Management, Digitization and Preservation of Cultural Heritage and Records (Archival Studies and Records Management)

Students interested in a career in this field have two degree choices at the SJSU School of Information:

  • Masters in Library and Information Science (MLIS)
  • Masters in Archives and Records Administration (MARA)

The MLIS degree is American Library Association (ALA) accredited. If you want to work with archives and records within a library environment then the MLIS degree should be the choice.

MARA is more heavily focused towards records. New opportunities exist in government and industry for highly skilled professionals who understand copyright law, patent protection and the critical nature of electronic records in preserving corporate memory and legal rights.

The MLIS program requires 43 units for graduation. Within those units, six courses (16 units) are required of all MLIS students and must be taken as part of all career pathways: INFO 203, INFO 200, INFO 202, INFO 204, INFO 285, and either INFO 289 or INFO 299. Beyond those six courses, a student is free to select electives reflecting individual interests and aspirations. See: MLIS Information.

If you are interested in this career pathway, you may choose to select from the Foundation or Recommended course electives listed below. Foundation courses form the foundational knowledge and skills for this pathway. If you can only select a few electives, then choose from the Foundation courses. The Recommended courses are very relevant, but not as foundational to this career pathway.

The MARA program requires 42 units for graduation. See: MARA Prospective Students.

The Career Pathway described here focuses on the MLIS degree and is provided solely for advising purposes. No special designation appears on your transcript or diploma. All students following the Management, Digitization and Preservation of Cultural Heritage and Records Career Pathway earn an MLIS degree.

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The role of archivists and records managers is to organize, describe, interpret, manage and provide access to materials created in the present and those inherited from the past, and to preserve them for use in the future. They are responsible for the reliability and authenticity in electronic records. Increasingly archivists and records managers are involved with the digitization and digital management of our records and cultural heritage in order to make documents and materials accessible online. In our digital environment, the roles of the archivist and the records manager is becoming one. Recordkeeping is a continuum from creation through disposition, which includes both records management and archives.

Archivists and records managers work with materials in many formats: traditional handwritten and printed documents, photographs, video and tape recordings, computer disks and tapes, maps, three-dimensional objects, and increasingly in our technological world information "born digital". This includes: internet sites, virtual worlds and social media, mixed reality technology, digital games/software, digital cinema and other video forms (machinima, animation, etc.).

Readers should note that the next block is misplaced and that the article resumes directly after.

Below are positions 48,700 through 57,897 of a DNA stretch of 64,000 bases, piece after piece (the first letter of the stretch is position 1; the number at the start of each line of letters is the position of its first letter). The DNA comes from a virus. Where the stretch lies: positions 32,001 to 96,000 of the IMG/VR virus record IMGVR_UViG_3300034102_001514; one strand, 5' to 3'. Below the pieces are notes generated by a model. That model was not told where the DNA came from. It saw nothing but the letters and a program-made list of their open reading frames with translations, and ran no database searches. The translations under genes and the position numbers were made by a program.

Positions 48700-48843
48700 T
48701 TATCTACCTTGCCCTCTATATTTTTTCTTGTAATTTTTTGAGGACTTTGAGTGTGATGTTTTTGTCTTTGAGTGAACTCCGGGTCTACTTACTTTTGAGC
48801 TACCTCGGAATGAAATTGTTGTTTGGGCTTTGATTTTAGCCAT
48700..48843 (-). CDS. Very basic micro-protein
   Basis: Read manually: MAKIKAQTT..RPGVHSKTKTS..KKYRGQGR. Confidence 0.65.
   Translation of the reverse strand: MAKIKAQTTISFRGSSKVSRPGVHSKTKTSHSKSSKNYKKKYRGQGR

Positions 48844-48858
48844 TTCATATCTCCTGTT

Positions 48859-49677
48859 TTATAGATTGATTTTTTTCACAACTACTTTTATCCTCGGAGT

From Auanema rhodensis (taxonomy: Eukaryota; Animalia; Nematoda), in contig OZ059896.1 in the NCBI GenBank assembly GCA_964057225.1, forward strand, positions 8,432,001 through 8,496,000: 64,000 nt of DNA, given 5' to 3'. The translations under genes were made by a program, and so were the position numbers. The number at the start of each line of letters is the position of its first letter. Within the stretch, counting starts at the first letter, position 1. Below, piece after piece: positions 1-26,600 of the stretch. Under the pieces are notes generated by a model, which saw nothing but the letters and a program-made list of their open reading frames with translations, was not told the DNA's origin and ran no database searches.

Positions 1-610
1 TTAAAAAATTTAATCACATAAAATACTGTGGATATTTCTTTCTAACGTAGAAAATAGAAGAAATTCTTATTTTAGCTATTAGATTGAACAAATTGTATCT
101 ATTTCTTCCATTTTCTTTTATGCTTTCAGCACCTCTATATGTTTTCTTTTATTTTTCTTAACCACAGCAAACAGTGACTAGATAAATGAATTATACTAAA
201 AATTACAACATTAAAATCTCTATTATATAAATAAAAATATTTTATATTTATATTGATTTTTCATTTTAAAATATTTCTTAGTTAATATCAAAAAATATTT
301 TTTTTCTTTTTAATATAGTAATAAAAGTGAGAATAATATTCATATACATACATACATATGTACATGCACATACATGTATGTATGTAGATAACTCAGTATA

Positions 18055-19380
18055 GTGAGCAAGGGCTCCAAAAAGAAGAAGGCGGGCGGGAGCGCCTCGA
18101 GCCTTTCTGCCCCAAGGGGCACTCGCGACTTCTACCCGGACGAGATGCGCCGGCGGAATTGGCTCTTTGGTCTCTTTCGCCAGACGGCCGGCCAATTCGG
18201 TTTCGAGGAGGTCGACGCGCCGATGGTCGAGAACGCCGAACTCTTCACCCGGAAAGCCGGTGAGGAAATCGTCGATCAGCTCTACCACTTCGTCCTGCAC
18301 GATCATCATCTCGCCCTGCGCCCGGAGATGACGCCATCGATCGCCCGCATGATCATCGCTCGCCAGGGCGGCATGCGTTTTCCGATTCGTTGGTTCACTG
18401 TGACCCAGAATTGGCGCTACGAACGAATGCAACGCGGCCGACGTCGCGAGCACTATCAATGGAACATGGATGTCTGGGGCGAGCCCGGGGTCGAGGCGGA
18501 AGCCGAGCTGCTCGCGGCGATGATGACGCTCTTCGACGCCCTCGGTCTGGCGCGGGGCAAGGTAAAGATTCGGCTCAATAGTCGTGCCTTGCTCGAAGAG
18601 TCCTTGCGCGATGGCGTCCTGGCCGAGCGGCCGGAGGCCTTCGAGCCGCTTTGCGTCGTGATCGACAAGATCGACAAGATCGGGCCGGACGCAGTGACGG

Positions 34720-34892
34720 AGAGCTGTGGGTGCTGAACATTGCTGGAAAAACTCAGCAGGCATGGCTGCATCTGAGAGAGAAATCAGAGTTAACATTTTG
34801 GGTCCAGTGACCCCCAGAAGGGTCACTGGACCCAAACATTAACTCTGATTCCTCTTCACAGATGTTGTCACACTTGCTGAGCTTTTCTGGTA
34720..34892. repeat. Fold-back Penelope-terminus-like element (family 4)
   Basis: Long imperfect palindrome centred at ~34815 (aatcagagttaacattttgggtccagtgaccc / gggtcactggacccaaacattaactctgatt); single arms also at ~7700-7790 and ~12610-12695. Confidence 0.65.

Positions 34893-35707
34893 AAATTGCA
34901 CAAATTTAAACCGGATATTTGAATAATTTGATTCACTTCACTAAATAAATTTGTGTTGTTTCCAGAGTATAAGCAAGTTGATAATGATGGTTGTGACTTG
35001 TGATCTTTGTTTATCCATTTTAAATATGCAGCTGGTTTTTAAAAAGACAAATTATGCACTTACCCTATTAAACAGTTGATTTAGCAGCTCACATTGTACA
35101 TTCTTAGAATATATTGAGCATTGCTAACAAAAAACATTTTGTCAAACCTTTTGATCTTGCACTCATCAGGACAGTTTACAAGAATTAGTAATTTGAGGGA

To understand the challenges facing today's archivists, see: What Does a Digital Archivist Do?

Employment Opportunities

Students who concentrate in this field may work as:

  • Archivists
  • Digital Archivists
  • Digital Asset Managers
  • Digital Preservation Specialists
  • Digital Projects Specialists
  • Electronic Records Managers
  • Information Governance Manager/Analyst
  • Managers, Information and Archival Services
  • Manuscript Curators
  • Open Government and Public Records Managers
  • Records and Information Managers
  • Special Collections Archivists

Core Theory and Knowledge


  • Cultural heritage and its political, economic, technological, social and cultural implications
  • How to identify the main stakeholders and their roles
  • Archival theory and practice, including basic knowledge of archival appraisal, processing, reference, and outreach
  • The principles, processes and standards guiding the digitization of cultural heritage materials
  • The nature of digital information, its main features, and transformations of information in the digital environment
  • How to collect and curate new digital media in libraries and other cultural repositories
  • How to define, identify, control, manage, and preserve electronic records
  • How to capture, manage, and preserve records created using emerging technology and residing in the clouds

Recommended Coursework for the MLIS degree [Students in MARA have required courses- see: MARA Required Courses]

MLIS Required Courses:

MLIS Foundation Courses:

MLIS Recommended Courses:

Special session MLIS students may wish to consider taking courses from the MARA degree program to transfer to their MLIS degree. Important: MARA is only offered in special session and is only available to special session students. Visit the MARA courses.

Effective leadership and management (of people and information) is critically important for all types of work environments and clients.

We recommend that students consider also selecting some courses from the Leadership and Management career path to complement or supplement core skills in other areas.

Learn More

Read Community Profiles of students and alumni pursuing this career pathway.

Browse presentations by professionals working in the field.

Search the Alumni Career Spotlights for alumni working in this field. Consider contacting an alum for an informational interview.